Monday, April 28, 2014

"The Threepenny Opera" by Frank Theatre at the Southern Theater

Prior to my annual theater week in NYC this year, I had never seen the Bertolt Brecht/Kurt Weill ground-breaking opera The Threepenny Opera, and was unfamiliar with the music, except of course for the standard "Mack the Knife." But in a strange coincidence, I saw it twice in a little over a week - at the Atlantic Theater Company Off-Broadway in NYC as well as a production by Frank Theatre in Minneapolis. I'm happy to have the opportunity to see it twice; it's not an easily accessible piece of music-theater but it's worth the effort. I will try not to compare the two productions because they're so different and wonderful in their own unique ways, but what I find most fascinating is how two groups of people can take the same words on a page and turn them into two completely different theatrical experiences. That's the beauty of live theater.*

First produced in 1928 in Berlin, The Threepenny Opera tells the story of a criminal/mobster/thief named Macheath (aka Mack the Knife) in Victorian London. When Mack marries the daughter of his rival Mr. Peachum, head of the beggars, Mr. Peachum retaliates by trying to get Macheath arrested and hung. Despite Mack's many crimes, it's not an easy task since the police chief is Mack's buddy. But eventually, Mack is jailed and about to be hung when he's suddenly miraculously freed. The story is told through a series of vignettes and songs, with each character getting their moment to be heard.

While the Off-Broadway is perhaps a more classical interpretation, with Macheath in a pinstriped suit, bowler hat, and spats, Frank's production, with Macheath in a leather jacket, make-up, and tall boots, is more modern, grungy, and well, weird (in a good way, although I have to say I miss the spats!). It veers a little further into camp, which really works because it is kind of an odd piece.

Here are some highlights of Frank Theatre's The Threepenny Opera:
  • First and foremost: Bradley Greenwald** as Macheath. He's dark and twisted and his gorgeous voice fills every corner of the spacious Southern Theater with no need for amplification.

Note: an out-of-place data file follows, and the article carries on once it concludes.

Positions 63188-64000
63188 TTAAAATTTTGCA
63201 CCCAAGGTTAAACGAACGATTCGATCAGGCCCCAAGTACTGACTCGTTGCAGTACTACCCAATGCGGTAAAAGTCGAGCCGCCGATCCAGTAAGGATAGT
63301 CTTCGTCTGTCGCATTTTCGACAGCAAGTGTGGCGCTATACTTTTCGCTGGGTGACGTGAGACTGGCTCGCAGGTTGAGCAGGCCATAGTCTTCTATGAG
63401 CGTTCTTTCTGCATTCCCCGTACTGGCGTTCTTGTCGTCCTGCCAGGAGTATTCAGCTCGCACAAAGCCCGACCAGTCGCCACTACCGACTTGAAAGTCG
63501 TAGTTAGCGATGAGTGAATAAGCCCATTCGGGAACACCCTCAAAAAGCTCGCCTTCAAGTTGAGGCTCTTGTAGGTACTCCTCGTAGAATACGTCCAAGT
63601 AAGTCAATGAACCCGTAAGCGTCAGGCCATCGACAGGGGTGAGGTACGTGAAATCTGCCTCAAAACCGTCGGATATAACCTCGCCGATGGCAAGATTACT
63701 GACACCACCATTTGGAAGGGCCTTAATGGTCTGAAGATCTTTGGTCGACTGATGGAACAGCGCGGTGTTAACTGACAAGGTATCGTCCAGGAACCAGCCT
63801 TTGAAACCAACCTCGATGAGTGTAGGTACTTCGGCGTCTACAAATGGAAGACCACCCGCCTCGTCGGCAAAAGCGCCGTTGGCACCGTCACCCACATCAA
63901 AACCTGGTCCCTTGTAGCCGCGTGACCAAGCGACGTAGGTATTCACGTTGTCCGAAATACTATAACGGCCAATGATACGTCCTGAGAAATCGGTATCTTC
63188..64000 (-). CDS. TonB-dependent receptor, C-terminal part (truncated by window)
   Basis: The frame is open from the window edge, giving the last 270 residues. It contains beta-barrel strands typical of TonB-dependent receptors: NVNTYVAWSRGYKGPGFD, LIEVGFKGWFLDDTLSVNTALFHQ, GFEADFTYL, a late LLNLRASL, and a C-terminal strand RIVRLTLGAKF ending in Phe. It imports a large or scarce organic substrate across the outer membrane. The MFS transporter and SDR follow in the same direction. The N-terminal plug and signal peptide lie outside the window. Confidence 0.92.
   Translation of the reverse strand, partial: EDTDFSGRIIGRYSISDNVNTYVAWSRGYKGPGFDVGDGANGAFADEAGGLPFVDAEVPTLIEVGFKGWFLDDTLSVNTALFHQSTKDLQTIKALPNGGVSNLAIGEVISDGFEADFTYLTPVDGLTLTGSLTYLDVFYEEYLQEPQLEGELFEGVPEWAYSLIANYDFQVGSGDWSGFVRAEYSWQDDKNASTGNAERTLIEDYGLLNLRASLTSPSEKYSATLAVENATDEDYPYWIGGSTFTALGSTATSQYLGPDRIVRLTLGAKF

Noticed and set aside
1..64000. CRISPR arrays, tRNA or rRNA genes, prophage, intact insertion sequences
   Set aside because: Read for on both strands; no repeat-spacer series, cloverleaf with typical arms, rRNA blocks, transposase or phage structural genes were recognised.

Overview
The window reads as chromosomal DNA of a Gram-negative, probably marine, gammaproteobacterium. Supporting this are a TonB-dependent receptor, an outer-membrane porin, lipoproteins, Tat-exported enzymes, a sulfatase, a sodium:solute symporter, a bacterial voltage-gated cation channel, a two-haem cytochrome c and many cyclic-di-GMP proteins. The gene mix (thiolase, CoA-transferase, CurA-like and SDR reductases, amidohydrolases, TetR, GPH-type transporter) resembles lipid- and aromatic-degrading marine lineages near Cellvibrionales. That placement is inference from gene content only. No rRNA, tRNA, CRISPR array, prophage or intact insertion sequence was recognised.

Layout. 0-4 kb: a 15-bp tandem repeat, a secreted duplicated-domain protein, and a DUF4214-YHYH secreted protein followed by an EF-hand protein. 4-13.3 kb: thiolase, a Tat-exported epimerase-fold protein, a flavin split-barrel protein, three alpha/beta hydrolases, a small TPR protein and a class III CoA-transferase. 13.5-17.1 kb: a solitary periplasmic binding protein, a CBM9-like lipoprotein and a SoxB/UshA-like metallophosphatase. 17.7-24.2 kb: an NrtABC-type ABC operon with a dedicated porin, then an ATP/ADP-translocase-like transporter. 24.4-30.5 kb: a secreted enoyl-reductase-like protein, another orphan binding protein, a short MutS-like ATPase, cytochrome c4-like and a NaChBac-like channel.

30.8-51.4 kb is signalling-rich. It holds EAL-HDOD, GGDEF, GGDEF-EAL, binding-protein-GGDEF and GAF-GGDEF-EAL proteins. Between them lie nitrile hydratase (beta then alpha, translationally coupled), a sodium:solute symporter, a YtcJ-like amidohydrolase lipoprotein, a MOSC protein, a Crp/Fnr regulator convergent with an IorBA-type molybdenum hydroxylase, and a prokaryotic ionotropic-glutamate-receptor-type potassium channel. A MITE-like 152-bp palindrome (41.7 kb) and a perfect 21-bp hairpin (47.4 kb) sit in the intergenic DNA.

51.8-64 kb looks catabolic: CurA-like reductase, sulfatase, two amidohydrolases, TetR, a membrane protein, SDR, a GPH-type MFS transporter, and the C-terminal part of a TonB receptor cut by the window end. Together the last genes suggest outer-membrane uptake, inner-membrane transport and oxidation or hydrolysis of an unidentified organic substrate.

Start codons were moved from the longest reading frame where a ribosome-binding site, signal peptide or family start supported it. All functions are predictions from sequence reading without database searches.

• Speaking of - I love it when actors in musicals are not miked, and there's nothing to come between their voices and my ears. It's rare, and perhaps difficult to do when mixing sound with a band (or at least that's the excuse I've heard), but with a small band like this (musical director Sonja Thompson on piano and organ, with actors occasionally joining in on various instruments) and the excellent voices in this cast, it's quite possible and creates a perfectly mixed and unaltered sound.
  • As Mr. Peachum, Gary Briggle is deliciously mischievous and mustachioed, and well-matched by Janis Hardy as the wig-adjusting Mrs. Peachum.
  • Mack's women are all fantastic, from Suzie Juul's absurdly silly Polly Peachum, to Molly Sue McDonald's world-weary Jenny, to Kira Lace Hawkin's slightly crazy Lucy. Particularly excellent is the duet between Polly and Lucy as they're fighting over Mack, hilariously and beautifully sung by both Suzie and Kira.
  • I was delighted to see the reunion of Officer Lockstock (Bradley Greenwald) and Little Sally (Elisa Pluhar) from last summer's Urinetown, although in a very different set of circumstances with a very different relationship!
  • This is a huge cast and they all do great work.
  • The Southern Theater is all decked out with racks of clothing and huge shelves full of tchochkes (set by Joe Stanley), and the costumes (by Kathy Kohl) really help to define the weird and wacky world of this Threepenny Opera.

I've enjoyed my foray into The Threepenny Opera this month, and I have to say I have a greater appreciation of the play and especially the music after a second viewing. Frank's production is well-cast, weird, and entertaining. And with sold out houses that include many theater people, they're obviously doing something right. But be forewarned: with an 8 o'clock showtime and a three hour running time, this is another one that requires a good night's sleep before attending.

*Read my thoughts on the Atlantic Theater Company's production here, and yes I did plagiarize myself for some of the background info.
**Bradley Greenwald will again be singing the music of Kurt Weill (along with two of my other faves, Dieter Bierbrauer and Christina Baldwin) in Skylark Opera's Berlin to Broadway in June, which I hear is also directed by Wendy Knox.